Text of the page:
Having completed many yoga classes with both fantastic teachers and those that made me go ‘meh’, I can say from experience that having an experienced teacher who is in it for more than the fitness aspect is a totally different experience than a class run by someone who is mostly about building muscles and improving flexibility. My favourite classes are always those that have some greater meaning or message built into them, whether that be in the form of a theme for the class, or just a few words that the teacher offers during savasana. Traditionally yoga is much more a spiritual practice than just physical poses, and teachers who offer a little bit of something for the psyche on top of teaching the physical movements are always my faves.

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The time

I’ve done classes that go for 45-50 minutes, like group fitness classes in gyms, and I’ve always found they don’t really allow enough time to do a proper stillness practice. Some have written about savasana (the corpse pose) being the most important asana (pose) in yoga and it’s certainly important from my perspective. I love the practice of it in the studio, of taking a moment to let your body consolidate what you’ve just gone through in the last hour or so, and just focusing on breathing. I also love taking that concept into the rest of your life – allowing time for processing, resting, and taking a breath before moving on to the next thing. In shorter classes, there is usually only a couple of minutes of stillness, which I reckon isn’t enough. My fave classes go for 75 – 90 minutes.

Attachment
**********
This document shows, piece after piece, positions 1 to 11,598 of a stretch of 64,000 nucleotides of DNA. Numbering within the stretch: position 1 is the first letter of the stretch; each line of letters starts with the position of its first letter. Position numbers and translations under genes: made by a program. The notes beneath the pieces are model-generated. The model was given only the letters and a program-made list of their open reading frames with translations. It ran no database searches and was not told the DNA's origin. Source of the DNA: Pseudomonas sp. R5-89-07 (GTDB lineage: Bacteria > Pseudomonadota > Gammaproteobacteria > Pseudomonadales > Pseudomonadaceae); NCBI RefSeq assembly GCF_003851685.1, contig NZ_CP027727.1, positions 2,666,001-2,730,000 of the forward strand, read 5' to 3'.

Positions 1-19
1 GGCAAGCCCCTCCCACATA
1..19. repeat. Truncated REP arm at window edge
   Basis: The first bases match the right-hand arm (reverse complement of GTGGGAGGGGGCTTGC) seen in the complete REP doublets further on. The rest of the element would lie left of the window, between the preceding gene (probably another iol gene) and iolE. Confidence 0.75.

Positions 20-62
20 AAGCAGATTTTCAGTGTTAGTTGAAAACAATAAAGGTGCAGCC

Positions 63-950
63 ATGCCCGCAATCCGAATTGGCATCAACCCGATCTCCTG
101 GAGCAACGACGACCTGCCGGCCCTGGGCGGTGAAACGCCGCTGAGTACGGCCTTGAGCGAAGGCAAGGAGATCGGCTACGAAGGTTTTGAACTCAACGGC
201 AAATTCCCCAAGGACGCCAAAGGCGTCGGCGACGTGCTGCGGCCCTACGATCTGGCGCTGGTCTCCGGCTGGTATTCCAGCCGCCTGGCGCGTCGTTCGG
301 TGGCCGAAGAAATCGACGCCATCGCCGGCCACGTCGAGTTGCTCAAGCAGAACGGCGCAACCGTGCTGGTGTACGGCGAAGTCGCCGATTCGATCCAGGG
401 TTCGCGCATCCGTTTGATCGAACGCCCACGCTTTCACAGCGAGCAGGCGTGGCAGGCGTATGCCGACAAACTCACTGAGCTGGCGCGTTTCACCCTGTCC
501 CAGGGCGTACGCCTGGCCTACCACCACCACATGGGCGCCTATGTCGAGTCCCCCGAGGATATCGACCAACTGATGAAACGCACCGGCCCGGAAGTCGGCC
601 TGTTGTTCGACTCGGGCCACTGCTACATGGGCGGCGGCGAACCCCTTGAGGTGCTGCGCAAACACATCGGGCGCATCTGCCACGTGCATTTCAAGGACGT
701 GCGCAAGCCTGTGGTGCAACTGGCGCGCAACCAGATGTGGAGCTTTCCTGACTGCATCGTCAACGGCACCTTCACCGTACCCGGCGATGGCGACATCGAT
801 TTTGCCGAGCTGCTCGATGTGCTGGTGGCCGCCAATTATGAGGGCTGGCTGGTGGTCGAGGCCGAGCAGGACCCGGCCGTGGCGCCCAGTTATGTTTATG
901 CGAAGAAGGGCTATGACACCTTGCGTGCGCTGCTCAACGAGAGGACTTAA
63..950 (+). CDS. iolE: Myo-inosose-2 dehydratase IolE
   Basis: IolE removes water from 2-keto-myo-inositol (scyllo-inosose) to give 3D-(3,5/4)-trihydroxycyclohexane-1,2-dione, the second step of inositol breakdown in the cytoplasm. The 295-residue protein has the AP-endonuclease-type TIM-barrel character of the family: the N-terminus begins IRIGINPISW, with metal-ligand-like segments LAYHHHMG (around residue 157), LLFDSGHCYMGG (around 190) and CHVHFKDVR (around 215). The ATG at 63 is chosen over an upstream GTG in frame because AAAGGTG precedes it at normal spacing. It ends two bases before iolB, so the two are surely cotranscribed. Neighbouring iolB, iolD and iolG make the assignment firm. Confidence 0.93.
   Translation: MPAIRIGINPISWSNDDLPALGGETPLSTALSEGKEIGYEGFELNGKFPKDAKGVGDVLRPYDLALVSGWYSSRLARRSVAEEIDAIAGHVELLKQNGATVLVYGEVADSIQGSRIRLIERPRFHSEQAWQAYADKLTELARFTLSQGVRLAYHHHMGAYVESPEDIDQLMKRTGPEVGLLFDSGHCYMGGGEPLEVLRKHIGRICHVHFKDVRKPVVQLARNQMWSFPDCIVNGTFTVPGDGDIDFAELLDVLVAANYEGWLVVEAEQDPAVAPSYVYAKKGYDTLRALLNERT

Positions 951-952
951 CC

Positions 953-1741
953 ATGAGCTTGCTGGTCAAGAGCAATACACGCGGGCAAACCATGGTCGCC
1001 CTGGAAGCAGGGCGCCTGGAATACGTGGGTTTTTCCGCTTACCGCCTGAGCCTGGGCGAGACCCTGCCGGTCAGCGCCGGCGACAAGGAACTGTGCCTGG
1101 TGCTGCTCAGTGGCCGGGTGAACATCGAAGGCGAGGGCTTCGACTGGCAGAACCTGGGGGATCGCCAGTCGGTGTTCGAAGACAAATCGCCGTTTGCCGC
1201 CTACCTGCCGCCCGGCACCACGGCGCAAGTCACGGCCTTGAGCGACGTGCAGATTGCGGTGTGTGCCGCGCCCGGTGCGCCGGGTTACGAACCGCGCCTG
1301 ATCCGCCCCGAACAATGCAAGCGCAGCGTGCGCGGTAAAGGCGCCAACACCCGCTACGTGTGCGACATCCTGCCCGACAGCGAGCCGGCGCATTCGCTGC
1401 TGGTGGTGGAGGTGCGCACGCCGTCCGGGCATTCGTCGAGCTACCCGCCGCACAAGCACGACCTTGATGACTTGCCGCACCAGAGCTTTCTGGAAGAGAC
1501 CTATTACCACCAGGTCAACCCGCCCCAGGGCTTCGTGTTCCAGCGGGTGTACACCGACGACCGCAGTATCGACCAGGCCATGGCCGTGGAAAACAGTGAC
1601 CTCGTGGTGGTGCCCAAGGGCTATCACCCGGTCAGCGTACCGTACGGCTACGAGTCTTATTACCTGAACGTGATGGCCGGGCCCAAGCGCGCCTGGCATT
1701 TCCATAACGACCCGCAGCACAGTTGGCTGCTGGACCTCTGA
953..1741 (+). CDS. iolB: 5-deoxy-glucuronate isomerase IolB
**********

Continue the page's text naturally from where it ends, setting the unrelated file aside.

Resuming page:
The environment

I’ve done yoga in some pretty picturesque places. Like open, bamboo studios surrounded by papaya trees and jungle, or huge, converted warehouses with exposed wood beams and huge windows through which the afternoon sun streams in…And, while it’s not 100% a prerequisite for a good class, I reckon the additional calm and peace that comes from spending time inside a beautiful studio (as compared to a plain walled room with minimal natural light or air flow) is important.

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That’s what I reckon has the most impact on what makes a good class. The other stuff, like the mat or the clothes: less important from my perspective. Although having a good mat is a nice luxury – I’m currently using a really ratty old mat that sheds little pieces of rubber every time I use it. It’s kinda annoying. (Recommendations for good brands of mat welcome!)

 

Did I miss any important considerations for a good class? Where’s the most beautiful studio you’ve practiced in? Let me know in the comments…